The official record shows 32,514 arbitration cases filed with the civil courts across the country were settled during the period. The cases involved a whopping Tk2.56 lakh crore in disputed claims.
Barrister Ajmaull Hossain said resolution of trade disputes through arbitration is rising in Bangladesh, especially for cross-border disputes. Besides, more and more local ventures and corporate businesses are opting for the out-of-court dispute settlement.
Data from the Supreme Court and law ministry's Solicitor Wing backed his statement.
The High Court settled 1,354 arbitration cases in 2017, 2,100 in 2018, 2,408 in 2019, 2,614 in 2020, 2,954 in 2021 and 1,907 cases till June this year.
Civil courts across the country disposed of 4,086 arbitration cases in 2017, 5,309 in 2018, 5,408 in 2019, 6,600 in 2020, 6,811 in 2021 and 4,300 cases till June this year.
According to Supreme Court sources, more than half of the arbitration awards finalised by the High Court and lower courts last year were from various foreign companies, individuals and organisations. Records in previous years also followed the same pattern.
Around 70% of the cases were trade transaction disputes. Besides, there were disputes over share transfers, ownerships, business frauds, agreement violations, investments and substandard product delivery.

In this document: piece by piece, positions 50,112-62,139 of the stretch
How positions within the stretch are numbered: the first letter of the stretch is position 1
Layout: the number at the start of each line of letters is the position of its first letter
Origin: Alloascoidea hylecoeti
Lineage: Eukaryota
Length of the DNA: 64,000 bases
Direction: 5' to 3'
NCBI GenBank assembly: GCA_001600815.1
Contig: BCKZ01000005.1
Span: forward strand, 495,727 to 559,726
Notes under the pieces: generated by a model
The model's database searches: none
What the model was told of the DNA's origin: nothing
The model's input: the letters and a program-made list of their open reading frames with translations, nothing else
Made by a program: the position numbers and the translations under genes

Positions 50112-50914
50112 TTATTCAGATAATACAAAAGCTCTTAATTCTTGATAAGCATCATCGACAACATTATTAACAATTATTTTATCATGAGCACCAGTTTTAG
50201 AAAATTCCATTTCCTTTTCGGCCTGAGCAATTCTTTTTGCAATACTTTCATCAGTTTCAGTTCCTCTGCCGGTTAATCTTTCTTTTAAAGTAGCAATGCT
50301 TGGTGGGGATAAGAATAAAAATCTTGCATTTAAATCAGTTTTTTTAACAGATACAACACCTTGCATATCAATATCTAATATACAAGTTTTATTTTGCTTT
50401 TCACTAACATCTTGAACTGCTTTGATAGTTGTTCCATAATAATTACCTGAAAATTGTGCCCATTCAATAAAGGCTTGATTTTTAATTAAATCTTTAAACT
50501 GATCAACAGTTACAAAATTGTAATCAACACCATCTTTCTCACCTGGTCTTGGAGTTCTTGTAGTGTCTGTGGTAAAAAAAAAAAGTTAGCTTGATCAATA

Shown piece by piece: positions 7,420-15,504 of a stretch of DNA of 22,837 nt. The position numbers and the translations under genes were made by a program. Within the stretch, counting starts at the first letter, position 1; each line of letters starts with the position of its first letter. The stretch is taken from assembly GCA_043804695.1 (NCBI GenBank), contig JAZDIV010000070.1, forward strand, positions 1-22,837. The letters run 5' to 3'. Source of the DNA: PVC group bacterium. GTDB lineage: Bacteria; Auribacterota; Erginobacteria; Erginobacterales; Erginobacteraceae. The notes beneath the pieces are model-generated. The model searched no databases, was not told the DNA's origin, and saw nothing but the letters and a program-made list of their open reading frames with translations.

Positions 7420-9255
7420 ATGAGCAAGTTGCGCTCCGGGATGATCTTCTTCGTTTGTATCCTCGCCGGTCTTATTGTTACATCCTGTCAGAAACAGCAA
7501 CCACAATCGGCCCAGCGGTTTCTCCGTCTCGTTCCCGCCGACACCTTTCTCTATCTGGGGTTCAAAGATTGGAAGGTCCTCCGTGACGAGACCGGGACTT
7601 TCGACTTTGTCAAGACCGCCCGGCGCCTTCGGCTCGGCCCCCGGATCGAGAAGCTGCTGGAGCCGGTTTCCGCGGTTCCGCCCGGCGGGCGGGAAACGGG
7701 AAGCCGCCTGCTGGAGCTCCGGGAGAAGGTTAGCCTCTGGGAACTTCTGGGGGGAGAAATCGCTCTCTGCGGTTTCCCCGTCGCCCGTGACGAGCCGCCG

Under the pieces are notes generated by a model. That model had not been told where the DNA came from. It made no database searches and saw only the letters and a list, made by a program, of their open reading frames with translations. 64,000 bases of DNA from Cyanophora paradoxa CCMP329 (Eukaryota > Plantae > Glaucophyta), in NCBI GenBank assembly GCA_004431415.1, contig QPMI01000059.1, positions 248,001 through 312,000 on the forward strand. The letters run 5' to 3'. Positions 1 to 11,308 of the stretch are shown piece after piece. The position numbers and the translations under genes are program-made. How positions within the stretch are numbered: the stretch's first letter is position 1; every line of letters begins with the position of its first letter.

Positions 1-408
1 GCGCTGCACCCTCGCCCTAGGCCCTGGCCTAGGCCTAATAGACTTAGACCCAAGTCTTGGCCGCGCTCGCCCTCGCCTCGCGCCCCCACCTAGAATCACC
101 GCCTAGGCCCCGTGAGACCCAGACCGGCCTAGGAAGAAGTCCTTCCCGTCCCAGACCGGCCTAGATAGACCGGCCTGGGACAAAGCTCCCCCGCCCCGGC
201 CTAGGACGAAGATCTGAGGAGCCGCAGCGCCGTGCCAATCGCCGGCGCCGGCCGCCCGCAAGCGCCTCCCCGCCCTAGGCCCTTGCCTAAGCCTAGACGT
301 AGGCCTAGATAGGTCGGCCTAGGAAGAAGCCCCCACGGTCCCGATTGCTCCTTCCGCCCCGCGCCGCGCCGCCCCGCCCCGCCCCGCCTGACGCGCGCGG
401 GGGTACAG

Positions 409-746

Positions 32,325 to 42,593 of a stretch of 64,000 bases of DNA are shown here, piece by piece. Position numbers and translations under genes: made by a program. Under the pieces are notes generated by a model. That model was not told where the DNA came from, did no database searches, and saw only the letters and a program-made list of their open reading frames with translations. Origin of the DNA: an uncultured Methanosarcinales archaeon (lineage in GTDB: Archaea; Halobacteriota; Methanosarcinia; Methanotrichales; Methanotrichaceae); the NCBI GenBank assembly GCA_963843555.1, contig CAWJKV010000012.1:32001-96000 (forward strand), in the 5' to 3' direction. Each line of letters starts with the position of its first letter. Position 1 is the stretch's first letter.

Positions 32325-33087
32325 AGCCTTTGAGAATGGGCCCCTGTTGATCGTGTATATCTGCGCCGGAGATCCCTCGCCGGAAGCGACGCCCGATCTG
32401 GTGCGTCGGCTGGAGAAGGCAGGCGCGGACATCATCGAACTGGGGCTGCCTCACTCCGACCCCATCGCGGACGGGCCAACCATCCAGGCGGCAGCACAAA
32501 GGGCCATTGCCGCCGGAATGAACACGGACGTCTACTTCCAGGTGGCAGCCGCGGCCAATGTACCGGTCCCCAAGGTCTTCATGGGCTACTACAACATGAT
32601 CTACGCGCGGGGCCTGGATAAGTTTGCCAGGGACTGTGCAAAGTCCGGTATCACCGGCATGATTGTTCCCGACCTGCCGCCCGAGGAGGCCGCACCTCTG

A vital ecosystem for ease-of-doing-business
In most of the countries who have better ease-of-doing-business positions, 90% of business disputes are settled through arbitration, said company law expert Barrister Tanzib-Ul-Alam.
He attributed the better business environment to a better functionality of dispute settlement outside the court.
Barrister Tanzib-Ul-Alam called for coordinated measures by stakeholders to further progress on the already rising arbitration trend.
"Many multinational companies still assume that cases in Bangladesh never reach a final verdict. This has been deterring them from investing in Bangladesh.
"The government needs to adjust its policies to prioritise trade arbitration," he told The Business Standard.
Even private firms joining the arbitration fleet
Apart from the courts, there are seven firms in Bangladesh who do arbitration. The major firms include the Bangladesh Institute of Arbitration, Bangladesh International Arbitration Center, Bimac-Bangladesh International Mediation & Arbitration Center and Arbitration & Mediation Center, Dhaka.
Muhammad A (Rumee) Ali, vice chairman of the Bangladesh International Arbitration Center and former president of AB Bank, said arbitration cases are rising on the back of both local and cross-border business disputes.
Nearly 2.11 lakh business cases, involving Tk2.50 lakh crore, are now pending with the court in Bangladesh.
Against the backdrop, Md Jashim Uddin, president of the Federation of Bangladesh Chambers of Commerce and Industry, told TBS that arbitration could be a better alternative.
Law Minister Anisul Huq told TBS that the government is considering making arbitration mandatory for settling trade and business disputes.